Saturday, August 23, 2008

How Do They Come Up With Them?

I feel like the dweeb of the century having to follow Charles' author talk (it'll make you laugh, it'll make you cry, because it's spot on) with nasty old printed words, but we all have to do the best we can with what talents we've been given, however feeble.  So I'll gamely continue with the theme of book titles, head held high.

Titles have been one of the banes of my authorly existence since my first mystery was published.  As my blogging compatriots have demonstrated so well, choosing the perfect title for your book is incredibly difficult and incredibly important.  Mystery author Elizabeth Gunn writes a popular police procedural set in Minnesota, featuring detective Jake Hines.  All the Jake Hines titles incorporate a number : Triple Play, Five Card Stud, Crazy Eights.  You get the idea.  Last year, Elizabeth began a new procedural series set in Tucson, the title of the first being Cool in Tucson.  She told me that it has outsold her others by a large margin, and take it from me, all of her books are top quality. She said she will never underestimate the value of a good title again.  

My first book is called The Old Buzzard Had It Coming, and well may you ask why.  When I first decided to shop the book around to agents and publishers, my first priority for a title was that it be eye-catching. All I cared about was that the title stand out from the zillions of others that were on the publisher’s desk.  I wanted something descriptive, different, and ethnic, and this seemed to fit the bill.  I did not for a minute expect that whoever decided to publish the book would keep the title. 

Imagine my surprise when they did.  I had mixed feelings about it at the time.  I wondered if, to use Debby’s words, it wasn’t “too cute by half”.  But in the end, my publisher made a good business decision.  I can’t tell you how many times readers told me that they picked up the book based on the title alone.  Of course, I’ve had a number of people tell me that the title put them off.  You can’t please everybody.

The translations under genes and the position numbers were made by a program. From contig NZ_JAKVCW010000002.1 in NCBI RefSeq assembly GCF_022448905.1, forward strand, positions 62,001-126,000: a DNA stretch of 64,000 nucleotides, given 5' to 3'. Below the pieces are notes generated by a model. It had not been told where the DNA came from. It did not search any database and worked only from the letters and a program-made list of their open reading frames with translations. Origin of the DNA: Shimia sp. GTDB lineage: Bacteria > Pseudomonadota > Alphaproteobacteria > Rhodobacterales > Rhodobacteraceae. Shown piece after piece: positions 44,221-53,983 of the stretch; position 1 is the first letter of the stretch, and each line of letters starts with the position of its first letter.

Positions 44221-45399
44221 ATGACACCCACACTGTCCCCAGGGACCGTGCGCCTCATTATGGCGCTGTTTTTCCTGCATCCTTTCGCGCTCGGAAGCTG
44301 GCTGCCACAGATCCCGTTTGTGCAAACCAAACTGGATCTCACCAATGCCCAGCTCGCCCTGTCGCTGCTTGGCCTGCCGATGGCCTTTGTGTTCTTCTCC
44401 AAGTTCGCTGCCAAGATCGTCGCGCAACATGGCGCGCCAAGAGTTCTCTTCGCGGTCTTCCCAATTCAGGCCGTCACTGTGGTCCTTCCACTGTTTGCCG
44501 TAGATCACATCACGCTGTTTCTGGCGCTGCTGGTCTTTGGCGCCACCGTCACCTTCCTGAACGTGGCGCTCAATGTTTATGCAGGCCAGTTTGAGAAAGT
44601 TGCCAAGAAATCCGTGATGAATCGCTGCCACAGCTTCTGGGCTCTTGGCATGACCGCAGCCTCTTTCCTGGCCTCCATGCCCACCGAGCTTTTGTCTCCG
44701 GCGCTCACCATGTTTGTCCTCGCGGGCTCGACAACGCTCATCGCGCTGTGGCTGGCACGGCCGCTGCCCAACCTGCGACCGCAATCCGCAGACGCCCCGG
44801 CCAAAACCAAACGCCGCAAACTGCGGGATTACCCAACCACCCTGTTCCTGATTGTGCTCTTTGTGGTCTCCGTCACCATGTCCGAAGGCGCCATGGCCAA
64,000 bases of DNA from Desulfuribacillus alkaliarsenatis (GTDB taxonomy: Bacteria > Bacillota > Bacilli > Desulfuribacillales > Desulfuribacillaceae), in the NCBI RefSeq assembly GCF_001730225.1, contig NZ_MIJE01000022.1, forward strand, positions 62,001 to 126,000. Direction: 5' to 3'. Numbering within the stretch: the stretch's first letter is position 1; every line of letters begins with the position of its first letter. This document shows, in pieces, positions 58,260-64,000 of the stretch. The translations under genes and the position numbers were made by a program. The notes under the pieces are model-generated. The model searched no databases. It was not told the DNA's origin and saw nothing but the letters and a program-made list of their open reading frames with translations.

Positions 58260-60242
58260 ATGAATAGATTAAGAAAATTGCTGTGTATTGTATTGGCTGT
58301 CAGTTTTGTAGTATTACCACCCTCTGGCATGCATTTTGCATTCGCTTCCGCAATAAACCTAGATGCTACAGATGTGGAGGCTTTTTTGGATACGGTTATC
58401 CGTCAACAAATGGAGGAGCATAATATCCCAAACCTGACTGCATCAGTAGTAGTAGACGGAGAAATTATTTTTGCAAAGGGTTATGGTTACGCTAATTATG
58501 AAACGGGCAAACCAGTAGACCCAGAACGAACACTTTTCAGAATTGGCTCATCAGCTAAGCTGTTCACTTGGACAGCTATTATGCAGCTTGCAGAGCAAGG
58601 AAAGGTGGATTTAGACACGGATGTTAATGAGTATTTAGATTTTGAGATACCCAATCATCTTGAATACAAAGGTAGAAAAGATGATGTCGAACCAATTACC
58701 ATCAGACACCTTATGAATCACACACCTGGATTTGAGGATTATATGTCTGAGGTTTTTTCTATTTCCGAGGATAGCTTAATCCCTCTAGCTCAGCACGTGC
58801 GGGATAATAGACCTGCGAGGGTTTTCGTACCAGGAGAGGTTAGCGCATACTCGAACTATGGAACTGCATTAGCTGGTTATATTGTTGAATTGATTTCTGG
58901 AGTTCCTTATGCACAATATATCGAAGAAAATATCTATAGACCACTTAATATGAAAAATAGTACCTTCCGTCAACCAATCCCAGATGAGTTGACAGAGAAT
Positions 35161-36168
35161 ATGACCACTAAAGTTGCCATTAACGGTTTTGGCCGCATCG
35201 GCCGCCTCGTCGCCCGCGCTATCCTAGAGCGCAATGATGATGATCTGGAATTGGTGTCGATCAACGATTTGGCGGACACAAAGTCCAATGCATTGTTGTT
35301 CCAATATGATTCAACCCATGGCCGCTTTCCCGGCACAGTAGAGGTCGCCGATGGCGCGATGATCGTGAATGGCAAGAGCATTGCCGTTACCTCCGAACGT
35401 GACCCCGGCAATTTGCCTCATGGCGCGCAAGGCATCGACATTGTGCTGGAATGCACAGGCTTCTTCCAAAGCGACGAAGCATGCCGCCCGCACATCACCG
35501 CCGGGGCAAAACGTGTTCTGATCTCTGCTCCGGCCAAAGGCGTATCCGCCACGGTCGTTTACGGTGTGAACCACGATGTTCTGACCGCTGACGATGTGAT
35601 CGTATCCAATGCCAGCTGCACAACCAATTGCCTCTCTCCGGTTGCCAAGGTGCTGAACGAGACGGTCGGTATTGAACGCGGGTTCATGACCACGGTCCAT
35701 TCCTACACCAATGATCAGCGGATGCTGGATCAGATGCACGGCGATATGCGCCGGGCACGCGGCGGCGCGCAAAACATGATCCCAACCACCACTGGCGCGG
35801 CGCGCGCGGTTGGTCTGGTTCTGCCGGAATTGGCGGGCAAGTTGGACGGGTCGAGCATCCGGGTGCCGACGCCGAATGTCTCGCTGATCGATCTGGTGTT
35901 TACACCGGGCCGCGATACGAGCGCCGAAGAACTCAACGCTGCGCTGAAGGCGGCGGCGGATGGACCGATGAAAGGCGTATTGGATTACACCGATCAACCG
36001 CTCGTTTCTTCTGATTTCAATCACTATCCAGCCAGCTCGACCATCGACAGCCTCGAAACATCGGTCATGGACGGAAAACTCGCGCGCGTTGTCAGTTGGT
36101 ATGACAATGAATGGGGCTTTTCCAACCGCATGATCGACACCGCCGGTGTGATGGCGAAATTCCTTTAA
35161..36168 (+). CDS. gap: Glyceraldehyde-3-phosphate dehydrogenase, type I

One problem with choosing a title like Buzzard,  is that you feel compelled to keep finding titles in the same vein for the rest of the books in the series.  Now every time I write another “Alafair Tucker” mystery, I spend many weeks trying out prospective titles on friends and relatives, judging  titleworthiness by the look in their eyes.

My second book is called Hornswoggled. It’s an old word, but I was amazed that so few people know what the heck it means.  This was my first inkling that perhaps I grew up speaking an obscure dialect of the English language.  The third in my series is The Drop Edge of Yonder.  No, it doesn’t mean far, far away.  It means ‘the brink of death’.  Not one single person I tested this title on knew what it meant, except for blood relatives and Texans. Therefore, I was stunned to discover that a book with exactly the same title was published six months after mine came out. (The Drop Edge of Yonder by Rudy Wurlitzer, who has written many books and screenplays, including Little Buddha.) 

I don’t care, really, if the potential reader knows what the title means, only that she wonder about it enough to find out.

My fourth book, which will be out in January of ’09, is called The Sky Took Him.  This is something one of the characters says.  Last weekend, I attended an author event at Poisoned Pen Bookstore in Scottsdale, where I met fellow Oklahoman and latest star of the literary galaxy, Carolyn Wall.  Carolyn’s story of how she came to be picked up by a major publishing house is amazing, but  since we’re talking about titles, I’ll stick with that  for the moment.  Her new book is Sweeping Up Glass, which is a phrase from the story, and she says that she chose it at the last possible moment because she had to come up with something.  Yet it worked like gangbusters.

I am currently working on my fifth book, if ‘working’ is the right word.  More like ‘agonizing’.  But I digress.  The working title is Book 5.  I am still at the stage of testing titles on innocent and unsuspecting friends.  I thought perhaps I had come up with a title, until I mentioned it at a recent social gathering.  “Widdershins” I said, feeling proud of myself, until I saw the light go out of every eye in the room.  There’s a difference between choosing a title that is baffling but intriguing and one that’s just baffling.  But I’ve got a good one in mind now.  Just you wait.

And now I’m off to read Her Royal Spyness by Rhys Bowen.  Now there’s a title.

1 comment:

Anonymous said...

I said in a comment earlier this week that I was more likely to pick up a book based on the cover than the title. However, I must confess that THE OLD BUZZARD HAD IT COMING grabbed me. I love your titles and have at least heard of the words. But, I'm a Texan and have relatives in Oklahoma. I think we do speak a different dialect sometimes. Looking forward to THE SKY TOOK HIM!